In silence, man and shadow met face to face, and stopped. Aloud and clearly, breaking that old silence, Ged spoke the shadow’s name and in the same moment the shadow spoke without lips or tongue, saying the same word: ‘Ged.’ And, the two voices were one voice. … Light and darkness met, and joined, and were one. Ursula K. LeGuin, A Wizard of Earthsea
The truth of the matter is self-honesty in all things. Gregge Tiffen, Open Secrets: The Nature of Feminine Truth (March, 2011)
Practicing oneness requires the self-honesty acknowledge the darkness within.
Slowly the light is returning. Soon the day will be equal in its light and darkness, and the darkness will give way to more hours of light. A cycle: one of many cycles within cycles that is the natural order of the Universe.
We humans though think we know better than the order of the Universe. We create tools of separation and control: calendars, clocks, daylight savings time and build a culture that honors such tools over the wisdom of the Universe.
This week, though I sprang my clocks forward, I chose to ignore them as much as possible. As is generally my habit, I’ve risen upon waking and allowed each day to flow from there. Even with few timed commitments, I found myself noticing the time and correcting thoughts about being ‘late’ as I went about my day. The exercise reminded me how deeply imbedded ‘time’ is in our culture.
Our culture also holds ideas about how we ‘should’ use our time. Since closing the B&B, I’ve felt a strong pull, guidance if you will, to ‘read, write, connect more deeply in nature, and empty’. I’ve followed that guidance less than I’d like to admit. After all there are taxes to prepare, firewood to stack, and – oh, yeah, shouldn’t I be doing something to generate income?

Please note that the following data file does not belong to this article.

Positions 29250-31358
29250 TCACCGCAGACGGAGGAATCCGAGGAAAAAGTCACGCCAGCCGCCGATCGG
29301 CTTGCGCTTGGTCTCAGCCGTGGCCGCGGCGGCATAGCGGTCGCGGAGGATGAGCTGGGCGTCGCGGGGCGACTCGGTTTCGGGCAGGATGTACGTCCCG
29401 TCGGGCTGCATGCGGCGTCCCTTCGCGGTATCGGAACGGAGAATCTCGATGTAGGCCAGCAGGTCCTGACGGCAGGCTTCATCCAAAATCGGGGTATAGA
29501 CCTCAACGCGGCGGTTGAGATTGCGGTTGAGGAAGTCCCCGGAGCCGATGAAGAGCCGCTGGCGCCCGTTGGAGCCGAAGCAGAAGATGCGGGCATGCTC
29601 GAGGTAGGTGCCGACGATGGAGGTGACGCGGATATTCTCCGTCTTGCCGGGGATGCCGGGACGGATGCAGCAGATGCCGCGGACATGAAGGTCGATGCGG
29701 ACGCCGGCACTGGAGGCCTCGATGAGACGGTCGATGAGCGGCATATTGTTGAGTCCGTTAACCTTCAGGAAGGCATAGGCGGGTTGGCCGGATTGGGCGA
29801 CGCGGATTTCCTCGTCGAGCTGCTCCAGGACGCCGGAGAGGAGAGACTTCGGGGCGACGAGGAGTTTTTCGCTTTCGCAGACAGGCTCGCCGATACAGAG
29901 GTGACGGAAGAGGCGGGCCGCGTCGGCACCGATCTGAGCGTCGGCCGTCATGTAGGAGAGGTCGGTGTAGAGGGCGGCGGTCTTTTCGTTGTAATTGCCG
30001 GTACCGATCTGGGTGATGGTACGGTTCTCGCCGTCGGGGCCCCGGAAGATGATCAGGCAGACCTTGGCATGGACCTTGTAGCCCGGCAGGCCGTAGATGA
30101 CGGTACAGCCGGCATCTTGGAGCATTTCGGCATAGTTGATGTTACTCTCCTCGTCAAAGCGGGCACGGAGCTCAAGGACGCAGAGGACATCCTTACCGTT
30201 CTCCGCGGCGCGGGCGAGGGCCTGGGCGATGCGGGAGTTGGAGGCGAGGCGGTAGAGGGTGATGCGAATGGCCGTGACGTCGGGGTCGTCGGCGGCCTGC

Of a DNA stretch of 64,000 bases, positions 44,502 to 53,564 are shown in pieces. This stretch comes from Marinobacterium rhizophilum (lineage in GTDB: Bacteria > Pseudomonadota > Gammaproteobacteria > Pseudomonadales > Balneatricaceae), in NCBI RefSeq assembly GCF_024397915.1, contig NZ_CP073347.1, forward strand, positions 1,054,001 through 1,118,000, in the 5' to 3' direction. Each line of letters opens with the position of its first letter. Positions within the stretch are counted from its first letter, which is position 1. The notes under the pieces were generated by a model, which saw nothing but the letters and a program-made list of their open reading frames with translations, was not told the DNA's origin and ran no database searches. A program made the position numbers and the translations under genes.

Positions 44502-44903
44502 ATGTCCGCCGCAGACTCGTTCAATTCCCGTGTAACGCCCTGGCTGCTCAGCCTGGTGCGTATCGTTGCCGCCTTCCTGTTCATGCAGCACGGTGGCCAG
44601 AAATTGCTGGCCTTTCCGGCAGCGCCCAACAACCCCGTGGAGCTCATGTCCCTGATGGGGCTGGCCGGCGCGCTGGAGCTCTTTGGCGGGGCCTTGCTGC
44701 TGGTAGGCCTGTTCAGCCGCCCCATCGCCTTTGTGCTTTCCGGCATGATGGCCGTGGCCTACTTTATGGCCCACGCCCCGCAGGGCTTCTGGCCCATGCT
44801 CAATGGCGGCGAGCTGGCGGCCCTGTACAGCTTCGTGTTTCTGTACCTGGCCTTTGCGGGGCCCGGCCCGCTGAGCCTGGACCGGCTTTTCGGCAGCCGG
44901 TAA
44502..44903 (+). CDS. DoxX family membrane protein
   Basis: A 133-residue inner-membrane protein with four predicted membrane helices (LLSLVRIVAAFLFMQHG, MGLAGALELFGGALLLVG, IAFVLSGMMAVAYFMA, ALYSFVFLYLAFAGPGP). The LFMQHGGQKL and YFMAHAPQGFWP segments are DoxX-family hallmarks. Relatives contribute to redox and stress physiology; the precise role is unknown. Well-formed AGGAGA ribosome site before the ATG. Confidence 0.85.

But these little things (yep, in the grand scheme they are but tiny blips despite how I allow them to interfere with my peace) pale in comparison to bucking the violence that pervades our culture. Violence is monetized (and, not just by the ‘war’ machine, but also in medicine, pesticides, and more). It is deeply imbedded in our language and our history. Sadly, our cells know much about violence.
I’d like to believe that I’m not a part of this violence. But alas, there is a mirror that, in Oneness, reflects right back to me. In that mirror I see the justifications that I claim for my own acts of violence: if I don’t kill the mice, they will …; my blood type is ‘O’ so my body needs meat; my curiosity takes me to violent movies like Black Panther and Star Wars; mosquitos carry disease (and are sooo annoying!). These are only a few of the mindful choices I make. Sometimes I squish a spider before I’ve given it a thought. And, so it is in our culture.
Creating a new culture requires facing up to my contributions to the culture we have. Practicing oneness requires the self-honesty acknowledge the darkness within.
As I look to the courageous students who walked out of schools yesterday calling for an end to gun violence, I’m filled with encouragement for the world they envision and the world that is theirs to create. I’m proud to march with them whether in spirit or body. And, yet I wonder if I have the will to buck my own violent habits as a contribution to ending violence on our planet? For if I don’t, how can I expect others to do the same?
This is the challenge of our oneness with all things and with one another. I am all the beauty and the light in this world. I am also the darkness. I am That, I am.